Hiromi Ishimaru of the Japan America Media Association, which organizes the annual Japan Film Festival, said that more attention needs to be paid to those interested in anime and manga, and that such events can be promoted online rather than through paid advertising.

“We’re very excited about expanding our film productions to anime and reach out to a broader audience, a younger audience and a diverse audience because there’s a lot of interest,” Willis responded. “… If it’s something interesting and we can reach (audiences) with our marketing, especially through the Internet, I think we’ll be very successful …

“We have reached out to a PR firm as well as a marketing firm that’s heavily focused on the Internet and social marketing. That’s a big part of our strategy going forward, to help get the word out. The old days of buying a lot of print and just spending incredible amounts of money, I think that’s over … We can access the marketplace if we’re smart, if we’re flexible and agile, and that’s exactly what we’re going to do.”

Toshiko Ohkawa, who puts on kimono shows, complained that most of the theater’s staff was not bilingual and was unable to help Japanese-speaking customers.

“Customer service in the box office is essential for our success,” Willis stressed. “How we treat our customers … from the standpoint of making sure that they have an enjoyable experience and they come back. So that’s really key to any business, any production.”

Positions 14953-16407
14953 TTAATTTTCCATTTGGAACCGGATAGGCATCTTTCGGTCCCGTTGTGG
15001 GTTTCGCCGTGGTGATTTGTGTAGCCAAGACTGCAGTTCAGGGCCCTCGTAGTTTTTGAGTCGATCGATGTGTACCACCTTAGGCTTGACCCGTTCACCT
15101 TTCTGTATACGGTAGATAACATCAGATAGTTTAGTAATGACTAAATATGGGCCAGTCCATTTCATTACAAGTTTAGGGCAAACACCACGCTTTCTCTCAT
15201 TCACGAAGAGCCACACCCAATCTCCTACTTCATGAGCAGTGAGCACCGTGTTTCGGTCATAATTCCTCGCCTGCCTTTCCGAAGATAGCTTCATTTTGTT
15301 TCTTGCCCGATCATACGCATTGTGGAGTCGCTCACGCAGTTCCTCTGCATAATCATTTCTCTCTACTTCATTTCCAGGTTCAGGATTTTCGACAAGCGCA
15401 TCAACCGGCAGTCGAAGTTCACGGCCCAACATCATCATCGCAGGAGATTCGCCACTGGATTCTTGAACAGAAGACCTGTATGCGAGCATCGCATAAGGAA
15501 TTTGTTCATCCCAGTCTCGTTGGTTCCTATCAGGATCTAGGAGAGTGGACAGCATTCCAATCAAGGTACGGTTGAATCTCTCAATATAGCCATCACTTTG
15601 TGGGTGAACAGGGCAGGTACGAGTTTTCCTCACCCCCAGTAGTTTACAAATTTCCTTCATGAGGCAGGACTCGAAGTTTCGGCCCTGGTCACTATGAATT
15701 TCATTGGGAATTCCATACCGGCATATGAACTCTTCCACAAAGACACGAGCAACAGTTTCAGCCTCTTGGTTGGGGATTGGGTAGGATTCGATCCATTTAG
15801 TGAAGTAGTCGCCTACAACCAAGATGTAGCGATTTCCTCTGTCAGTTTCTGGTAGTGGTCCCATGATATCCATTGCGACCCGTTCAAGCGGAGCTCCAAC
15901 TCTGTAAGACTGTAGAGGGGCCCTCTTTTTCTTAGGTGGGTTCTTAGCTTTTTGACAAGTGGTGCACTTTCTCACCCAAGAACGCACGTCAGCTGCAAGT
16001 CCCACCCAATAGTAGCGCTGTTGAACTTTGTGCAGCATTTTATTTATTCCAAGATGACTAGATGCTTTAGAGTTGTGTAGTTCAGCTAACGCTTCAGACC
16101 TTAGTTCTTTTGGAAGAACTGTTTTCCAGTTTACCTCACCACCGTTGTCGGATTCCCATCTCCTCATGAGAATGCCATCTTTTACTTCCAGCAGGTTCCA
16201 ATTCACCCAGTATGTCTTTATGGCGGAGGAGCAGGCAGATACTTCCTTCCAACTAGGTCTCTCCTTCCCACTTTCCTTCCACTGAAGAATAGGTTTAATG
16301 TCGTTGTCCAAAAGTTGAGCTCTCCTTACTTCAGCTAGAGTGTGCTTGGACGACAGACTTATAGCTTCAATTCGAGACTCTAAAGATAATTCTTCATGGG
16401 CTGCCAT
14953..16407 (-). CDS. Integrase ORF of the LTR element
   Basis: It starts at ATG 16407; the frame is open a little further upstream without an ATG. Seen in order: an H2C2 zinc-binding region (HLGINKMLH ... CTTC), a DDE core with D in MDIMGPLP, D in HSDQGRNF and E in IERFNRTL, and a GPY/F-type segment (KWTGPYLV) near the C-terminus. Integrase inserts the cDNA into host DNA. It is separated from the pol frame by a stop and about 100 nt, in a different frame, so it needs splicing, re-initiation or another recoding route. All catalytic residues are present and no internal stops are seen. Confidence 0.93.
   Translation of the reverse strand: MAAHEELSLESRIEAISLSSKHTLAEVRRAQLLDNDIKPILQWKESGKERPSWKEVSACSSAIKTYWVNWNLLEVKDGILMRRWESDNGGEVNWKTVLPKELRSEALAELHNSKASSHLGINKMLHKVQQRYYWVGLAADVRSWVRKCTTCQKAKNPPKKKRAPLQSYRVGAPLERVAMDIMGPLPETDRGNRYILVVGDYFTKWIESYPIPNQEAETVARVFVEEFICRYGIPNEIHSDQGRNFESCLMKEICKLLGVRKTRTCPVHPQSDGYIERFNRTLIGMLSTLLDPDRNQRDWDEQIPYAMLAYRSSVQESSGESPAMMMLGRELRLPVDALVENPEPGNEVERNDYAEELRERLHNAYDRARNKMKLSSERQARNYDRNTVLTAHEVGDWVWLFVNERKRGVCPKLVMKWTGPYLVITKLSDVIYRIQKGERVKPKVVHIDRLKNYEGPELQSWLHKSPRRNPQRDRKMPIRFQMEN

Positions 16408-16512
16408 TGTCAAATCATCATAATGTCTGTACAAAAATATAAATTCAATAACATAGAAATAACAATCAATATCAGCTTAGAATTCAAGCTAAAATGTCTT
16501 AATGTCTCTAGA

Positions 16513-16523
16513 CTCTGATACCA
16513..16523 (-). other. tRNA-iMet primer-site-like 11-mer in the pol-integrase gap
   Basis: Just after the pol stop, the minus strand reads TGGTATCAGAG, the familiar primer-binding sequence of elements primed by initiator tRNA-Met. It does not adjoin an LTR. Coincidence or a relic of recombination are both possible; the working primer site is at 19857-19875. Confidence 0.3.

Another attendee said that having the men’s restrooms on one side of the theater and the women’s restrooms on the other side was inconvenient, particularly for seniors, and that the lack of aisles made it difficult to get to and from one’s seat.

Willis said he would try to address those concerns but did not announce any changes to the theater’s existing layout.

Trudy Nodohara of Teleport USA, who has produced many events over the past 26 years, said that due to the expense of providing transportation and accommodations for artists from Japan, new ways to attract customers must be found. She cited as an example the Nisei Week Parade, which was revamped in the early 1990s to increase attendance.

“It would probably be a very good idea to have a small advisory committee that could help us to reach the customers and reach our audiences, address the marketing … There are many good ideas here,” Willis said. “I’d like to ask you if you’d like to help us with some sort of advisory committee for the theater during this very critical time.”